- June 7, 2022
- Posted by: CoachShane
- Category: Trading Article
Not everybody has the ability to day trade and for most people, that may not even be the best use of their time. Day trading can be tough even when having a solid system such as our own High Velocity Wave Trader at your disposal. For me, I have the time but my personality doesn’t allow me to day trade and I’m sure many of you are in the same boat.
That doesn’t mean you can’t profit from the markets and I want to show you an approach that will allow you to do so.
What you will learn is how to determine areas of interest on a higher time frame chart. Once those areas are determined, you will use a lower time frame to find a potential setup. The use of alerts and stop orders will also assist you .
Using The Weekly Chart
The first part of our strategy is using the weekly line chart. Line charts plot the closing prices of the previous week and are useful to filter out the noise.
While you can use the extreme pivots on these charts, going inside the extremes is valuable. Often times when price returns to these zones, price will reverse prior to the extreme high or low. A good way to think about it is how the head and shoulders pattern sets up.
The head and shoulders chart pattern is considered a strong reversal pattern. You can see that price reverses at an area around the same zone as the left shoulder. A trader that always waits for the extremes to get tested will be missing out on some of the best trades that have huge potential for profits.
How To Use The Daily Chart
We’ve removed the noise by using a line chart as general view of potential trade areas. Our daily chart will use regular bar or candlesticks along with the 20 exponential moving average.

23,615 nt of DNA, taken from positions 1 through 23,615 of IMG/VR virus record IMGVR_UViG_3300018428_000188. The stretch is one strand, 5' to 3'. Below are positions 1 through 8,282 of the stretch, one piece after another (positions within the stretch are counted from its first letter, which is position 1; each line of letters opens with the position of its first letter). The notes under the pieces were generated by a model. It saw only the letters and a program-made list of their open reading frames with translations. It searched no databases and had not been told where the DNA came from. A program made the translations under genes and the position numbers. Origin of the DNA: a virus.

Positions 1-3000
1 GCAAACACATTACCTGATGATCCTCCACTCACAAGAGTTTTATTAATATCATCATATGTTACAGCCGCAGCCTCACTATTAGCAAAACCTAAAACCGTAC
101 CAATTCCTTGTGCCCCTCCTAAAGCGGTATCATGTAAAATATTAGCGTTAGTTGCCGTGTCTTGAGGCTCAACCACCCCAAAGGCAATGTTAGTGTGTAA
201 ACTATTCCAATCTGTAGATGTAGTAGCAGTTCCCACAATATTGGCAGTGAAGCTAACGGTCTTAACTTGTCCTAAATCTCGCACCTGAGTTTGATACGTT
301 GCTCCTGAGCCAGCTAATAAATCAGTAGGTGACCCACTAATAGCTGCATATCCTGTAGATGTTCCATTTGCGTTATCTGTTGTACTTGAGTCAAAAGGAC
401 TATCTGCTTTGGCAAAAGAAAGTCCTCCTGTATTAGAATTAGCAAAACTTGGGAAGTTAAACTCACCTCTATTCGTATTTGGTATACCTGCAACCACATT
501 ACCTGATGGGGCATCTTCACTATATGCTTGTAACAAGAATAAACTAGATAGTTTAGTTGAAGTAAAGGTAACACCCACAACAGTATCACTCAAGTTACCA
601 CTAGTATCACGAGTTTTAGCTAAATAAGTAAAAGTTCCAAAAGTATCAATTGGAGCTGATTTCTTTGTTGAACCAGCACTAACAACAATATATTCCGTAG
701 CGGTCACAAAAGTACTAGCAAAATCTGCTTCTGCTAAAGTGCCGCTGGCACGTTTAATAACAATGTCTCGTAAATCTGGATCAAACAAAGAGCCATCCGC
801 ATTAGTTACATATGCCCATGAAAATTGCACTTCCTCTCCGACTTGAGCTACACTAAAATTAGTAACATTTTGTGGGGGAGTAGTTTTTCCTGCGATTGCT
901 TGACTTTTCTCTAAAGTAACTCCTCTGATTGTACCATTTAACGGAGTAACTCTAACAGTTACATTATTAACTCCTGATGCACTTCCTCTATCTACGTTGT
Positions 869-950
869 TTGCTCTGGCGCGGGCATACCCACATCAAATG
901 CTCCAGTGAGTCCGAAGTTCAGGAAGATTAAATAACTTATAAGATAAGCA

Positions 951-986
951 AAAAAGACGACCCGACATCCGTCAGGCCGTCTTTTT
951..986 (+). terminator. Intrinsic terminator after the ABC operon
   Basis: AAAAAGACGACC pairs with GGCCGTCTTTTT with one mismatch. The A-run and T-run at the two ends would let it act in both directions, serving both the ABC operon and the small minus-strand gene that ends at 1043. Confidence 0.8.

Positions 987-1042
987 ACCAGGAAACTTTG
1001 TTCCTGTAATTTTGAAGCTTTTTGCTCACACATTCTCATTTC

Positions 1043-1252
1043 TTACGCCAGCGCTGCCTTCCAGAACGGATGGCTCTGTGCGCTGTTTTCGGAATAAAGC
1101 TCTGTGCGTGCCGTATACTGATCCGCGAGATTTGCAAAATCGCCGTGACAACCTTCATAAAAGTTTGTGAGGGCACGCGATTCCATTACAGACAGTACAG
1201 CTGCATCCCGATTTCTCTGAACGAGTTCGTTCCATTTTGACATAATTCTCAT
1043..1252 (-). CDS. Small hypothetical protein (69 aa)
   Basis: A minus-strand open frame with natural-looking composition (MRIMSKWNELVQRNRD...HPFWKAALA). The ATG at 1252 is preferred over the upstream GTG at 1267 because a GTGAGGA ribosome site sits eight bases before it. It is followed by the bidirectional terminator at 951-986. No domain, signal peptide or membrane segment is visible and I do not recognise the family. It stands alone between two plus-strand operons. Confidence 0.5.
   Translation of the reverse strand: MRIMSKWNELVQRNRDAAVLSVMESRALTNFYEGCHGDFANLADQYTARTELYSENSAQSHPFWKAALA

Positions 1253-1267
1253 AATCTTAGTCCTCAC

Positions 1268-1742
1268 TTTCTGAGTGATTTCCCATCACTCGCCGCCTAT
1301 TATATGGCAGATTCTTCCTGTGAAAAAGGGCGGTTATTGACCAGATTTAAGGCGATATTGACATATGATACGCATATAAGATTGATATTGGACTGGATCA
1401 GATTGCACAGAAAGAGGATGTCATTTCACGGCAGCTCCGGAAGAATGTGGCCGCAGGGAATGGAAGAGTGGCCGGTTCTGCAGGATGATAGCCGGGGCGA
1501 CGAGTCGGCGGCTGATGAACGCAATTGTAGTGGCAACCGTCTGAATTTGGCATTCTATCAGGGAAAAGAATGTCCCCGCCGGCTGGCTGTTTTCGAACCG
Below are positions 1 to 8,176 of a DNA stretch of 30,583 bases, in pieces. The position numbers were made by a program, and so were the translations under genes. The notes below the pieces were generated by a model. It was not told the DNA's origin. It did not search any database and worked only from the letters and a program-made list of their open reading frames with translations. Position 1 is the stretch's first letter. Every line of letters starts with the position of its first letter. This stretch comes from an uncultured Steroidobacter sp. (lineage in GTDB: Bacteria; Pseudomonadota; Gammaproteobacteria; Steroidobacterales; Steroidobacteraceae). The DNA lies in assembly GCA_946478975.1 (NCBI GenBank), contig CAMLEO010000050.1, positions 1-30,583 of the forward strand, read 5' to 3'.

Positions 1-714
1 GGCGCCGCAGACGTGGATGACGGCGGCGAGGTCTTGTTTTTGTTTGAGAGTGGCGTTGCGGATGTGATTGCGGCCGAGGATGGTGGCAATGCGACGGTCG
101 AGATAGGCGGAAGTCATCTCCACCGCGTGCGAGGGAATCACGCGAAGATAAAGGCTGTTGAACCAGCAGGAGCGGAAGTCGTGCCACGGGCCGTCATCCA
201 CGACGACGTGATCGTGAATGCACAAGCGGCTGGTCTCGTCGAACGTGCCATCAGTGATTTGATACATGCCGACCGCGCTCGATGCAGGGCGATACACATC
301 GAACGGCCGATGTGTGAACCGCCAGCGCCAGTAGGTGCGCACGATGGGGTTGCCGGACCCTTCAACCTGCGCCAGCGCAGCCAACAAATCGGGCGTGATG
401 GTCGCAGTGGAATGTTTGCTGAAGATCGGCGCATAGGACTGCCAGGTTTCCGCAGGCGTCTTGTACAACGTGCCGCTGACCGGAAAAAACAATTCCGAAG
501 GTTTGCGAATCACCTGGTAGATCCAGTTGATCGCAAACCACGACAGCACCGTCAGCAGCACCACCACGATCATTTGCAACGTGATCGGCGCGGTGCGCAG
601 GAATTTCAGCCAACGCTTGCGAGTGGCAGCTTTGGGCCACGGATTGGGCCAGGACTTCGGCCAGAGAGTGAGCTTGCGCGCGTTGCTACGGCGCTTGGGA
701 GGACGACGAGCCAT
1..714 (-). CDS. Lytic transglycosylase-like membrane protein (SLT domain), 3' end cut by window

The 20 EMA is going to be used for general slope direction although price action will be more important since it is a lagging indicator. One important feature of the moving average is the ability to show you, objectively, when a market is not in a good condition for trading.
Nobody can dispute that price where the average is labeled, is in a trending condition that could be traded. In the middle of the chart, with price whipping across the average, you can see that it is not conducive to good trading. The weekly line chart may show you the zone, the daily chart plus the average will tell you whether you should skip the instrument.
Looking For Trades
The first thing you want to do is narrow down your focus list of instruments using any of the various screeners including Finviz or Tradingview. You want to find instruments that are trending and a quick method is a scan on the weekly chart with, as an example, the following settings:
You can adjust any of these scan settings as they are for example only:
Volume at least 500K over the last 60 days – We want to make sure we are looking at stocks that have interest
SMA 20 > SMA 50 – Making sure that the short term trend is up
SMA 200 < SMA 20 – Another confirmation of an uptrend
Last price >$5 – Not looking for penny stocks
SMA 50 > SMA 200 – Longer term uptrend
From that scan on the weekly charts, I got over 560 matches. I could sort them using one month percent change to get the ones that have made bigger moves which shows the stocks that were the most active.
Also note that you can trade against the trend when considering swing trading. While this is an advanced technique, understanding price movement and looking for one swing to profit from, is very viable.
Examine The Charts
The first chart to look at is the weekly line chart. You are looking for a chart that has the line pivots that show the weekly closes have space. That means that you are looking for weeks that have been trending up (or down) from the past weeks. If you see many of the pivots close together, you already know the chart is choppy.
This line chart looks good and can see there has been trending action. As mentioned, I’ve drawn some lines inside the extreme highs and you are also free to use the extreme points.
Obviously using prior examples here to outline the strategy or I’d have to wait weeks using current action.
We then bring up our daily chart and see how price is shaping up near the zones. I can’t stress enough that you have the ability to read charts as there are certain things to look for if trading breakouts or pullbacks to increase the probability of success. These can be found by searching our website.
Also, if you came across this particular line chart today, you’d have no need to examine the daily because current price is far from any potential weekly support.